By the afternoon of election day, June 17, Wronski said, the turnout in his village was still well below the 50 percent mark necessary to avoid an automatic second election. So several powerful community members -- the manager of the local bank, the chairman of the agricultural service cooperative that loans farm machinery and the chairman of the local cooperative store -- went around the area in an official car picking up people and bringing them to the polling station. Wronski did not think this was proper, either.

He recorded his objections on the protocol. Observing him do this, a plainclothes policeman in the voting station suggested that he might end up in Moscow or eating onions in Siberia, Wronski recalled.

"At first I expected that all I had to do was object on the protocol and all would be taken care of," Wronski said. But things were not as simple as that.

That same evening, the local Communist Party boss called a meeting of election committee members excluding Wronski, and they redrafted the protocol, minus Wronski's criticisms.

The committee's chairman admitted in court that the protocol was rewritten, justifying the action on the ground that Wronski's remarks were unauthorized and had spoiled the integrity of the document.

After several hearings on the case, the Supreme Court appears interested neither in the alteration of the protocol nor the rounding up of voters by local authorities. The focus of questioning by the justices has been on how many people voted more than once.

In court, several committee members have admitted to dropping in additional ballots, saying they had voted for members of their families. But most insist that no other voter did so. One committee member testified last week that he did catch another person trying to stuff two ballots in the voting box and evicted him. But that, he said, was the only such incident he witnessed.

"We thought it would be enough to prove just one case or two of invalid voting," Wronski said, "but the court isn't satisfied."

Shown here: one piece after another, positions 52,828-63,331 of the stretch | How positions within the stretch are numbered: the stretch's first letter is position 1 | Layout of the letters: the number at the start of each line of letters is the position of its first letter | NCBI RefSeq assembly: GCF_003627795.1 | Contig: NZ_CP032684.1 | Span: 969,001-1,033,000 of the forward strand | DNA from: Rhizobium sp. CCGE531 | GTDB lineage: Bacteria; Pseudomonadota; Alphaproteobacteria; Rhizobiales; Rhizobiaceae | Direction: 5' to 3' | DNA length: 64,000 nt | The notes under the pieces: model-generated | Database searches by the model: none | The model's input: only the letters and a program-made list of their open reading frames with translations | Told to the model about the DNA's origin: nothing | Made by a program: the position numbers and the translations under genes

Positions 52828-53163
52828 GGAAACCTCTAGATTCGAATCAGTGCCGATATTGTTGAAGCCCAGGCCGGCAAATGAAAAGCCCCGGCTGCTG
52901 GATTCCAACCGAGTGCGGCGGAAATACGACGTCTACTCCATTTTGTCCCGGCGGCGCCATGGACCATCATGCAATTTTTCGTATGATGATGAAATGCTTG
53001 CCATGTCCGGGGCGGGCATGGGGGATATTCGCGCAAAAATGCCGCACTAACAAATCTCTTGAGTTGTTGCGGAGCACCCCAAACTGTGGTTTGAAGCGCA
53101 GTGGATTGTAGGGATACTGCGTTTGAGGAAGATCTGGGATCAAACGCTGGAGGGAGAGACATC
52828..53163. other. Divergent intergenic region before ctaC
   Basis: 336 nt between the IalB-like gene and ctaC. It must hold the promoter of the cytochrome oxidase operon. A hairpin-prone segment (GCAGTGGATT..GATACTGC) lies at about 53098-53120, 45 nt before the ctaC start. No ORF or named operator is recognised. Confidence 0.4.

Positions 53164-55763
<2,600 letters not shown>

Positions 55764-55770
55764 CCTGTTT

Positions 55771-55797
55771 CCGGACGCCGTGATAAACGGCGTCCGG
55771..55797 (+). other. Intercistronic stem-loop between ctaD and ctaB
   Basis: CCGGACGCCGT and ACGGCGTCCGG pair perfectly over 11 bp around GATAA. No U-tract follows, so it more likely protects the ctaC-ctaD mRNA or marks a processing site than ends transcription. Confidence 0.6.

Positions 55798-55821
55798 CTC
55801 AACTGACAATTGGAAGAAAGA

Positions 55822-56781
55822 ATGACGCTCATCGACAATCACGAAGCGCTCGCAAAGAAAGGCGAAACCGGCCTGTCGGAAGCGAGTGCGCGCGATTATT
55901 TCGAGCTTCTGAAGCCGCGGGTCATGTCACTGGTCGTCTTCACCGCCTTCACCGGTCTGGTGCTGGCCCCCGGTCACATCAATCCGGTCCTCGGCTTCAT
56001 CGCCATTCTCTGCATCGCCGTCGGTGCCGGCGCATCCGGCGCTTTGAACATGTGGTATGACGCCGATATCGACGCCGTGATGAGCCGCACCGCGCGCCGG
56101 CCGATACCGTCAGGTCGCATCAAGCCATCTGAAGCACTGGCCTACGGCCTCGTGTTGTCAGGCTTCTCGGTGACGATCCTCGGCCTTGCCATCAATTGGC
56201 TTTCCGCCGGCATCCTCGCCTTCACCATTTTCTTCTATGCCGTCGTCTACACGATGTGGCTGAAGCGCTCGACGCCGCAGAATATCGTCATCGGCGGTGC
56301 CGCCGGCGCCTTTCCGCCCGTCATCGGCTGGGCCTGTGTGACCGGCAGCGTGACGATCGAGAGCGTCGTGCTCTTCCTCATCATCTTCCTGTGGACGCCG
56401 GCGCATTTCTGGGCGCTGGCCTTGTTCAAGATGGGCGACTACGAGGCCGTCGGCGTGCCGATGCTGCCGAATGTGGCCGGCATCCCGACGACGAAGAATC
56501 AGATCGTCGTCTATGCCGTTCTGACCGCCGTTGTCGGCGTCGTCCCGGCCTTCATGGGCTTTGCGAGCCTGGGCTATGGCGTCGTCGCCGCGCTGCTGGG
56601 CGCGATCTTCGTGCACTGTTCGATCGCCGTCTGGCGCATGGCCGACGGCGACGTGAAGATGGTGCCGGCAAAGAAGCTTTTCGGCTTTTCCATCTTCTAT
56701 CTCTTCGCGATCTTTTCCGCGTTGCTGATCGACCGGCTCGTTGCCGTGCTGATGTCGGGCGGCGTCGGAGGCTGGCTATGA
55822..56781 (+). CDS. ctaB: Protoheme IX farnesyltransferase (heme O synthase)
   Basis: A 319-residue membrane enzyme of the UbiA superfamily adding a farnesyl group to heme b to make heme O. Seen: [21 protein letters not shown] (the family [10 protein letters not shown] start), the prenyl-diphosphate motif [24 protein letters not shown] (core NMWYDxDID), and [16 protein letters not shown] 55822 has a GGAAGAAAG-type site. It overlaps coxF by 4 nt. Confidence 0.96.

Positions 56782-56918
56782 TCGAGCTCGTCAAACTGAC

Indeed, the law obliges Wronski to demonstrate that illegal voting was widespread enough to have affected the outcome of the election in his district. Fortunately for him, the total turnout was barely sufficient to make the election valid. Only 245, or 53 percent, of the community's 465 eligible voters cast ballots. If Wronski can find 13 ballots that were deposited illegally, the court would be forced to call a new election.

On Oct. 25, Wronski was picked up for questioning by police. He was held for seven hours. "They told me we have to make a deal, that I had to get sick and drop the case," Wronski said. "They pressed me to withdraw. They used a carrot and stick."

He said the police officer who interrogated him -- a man known to him as a state security agent assigned to a neighboring town -- offered to help him obtain a combine or tractor for his 25-acre farm. At the same time, Wronski was accused of being an underground activist and of going against state interests by pressing his court suit. Police suggested that he was being directed by a neighbor, Janusz Stepniak, the local leader of the Rural Solidarity farmers' union before the independent union was outlawed.

Wronski said the police encounter only strengthened his resolve to see his protest through to the end.

Some of his neighbors are cheering him on, but most doubt that Wronski will succeed. His wife, afraid for him, herself and their three young children, wishes he would drop the case. The court scheduled another hearing for Nov. 28 to give witnesses who failed to appear last week another chance to come forward.

Asked why he persists, Wronski replied: "It's a matter of conscience. I have something inside, a feeling for justice. If I win, maybe people will believe it's worth standing up for their rights."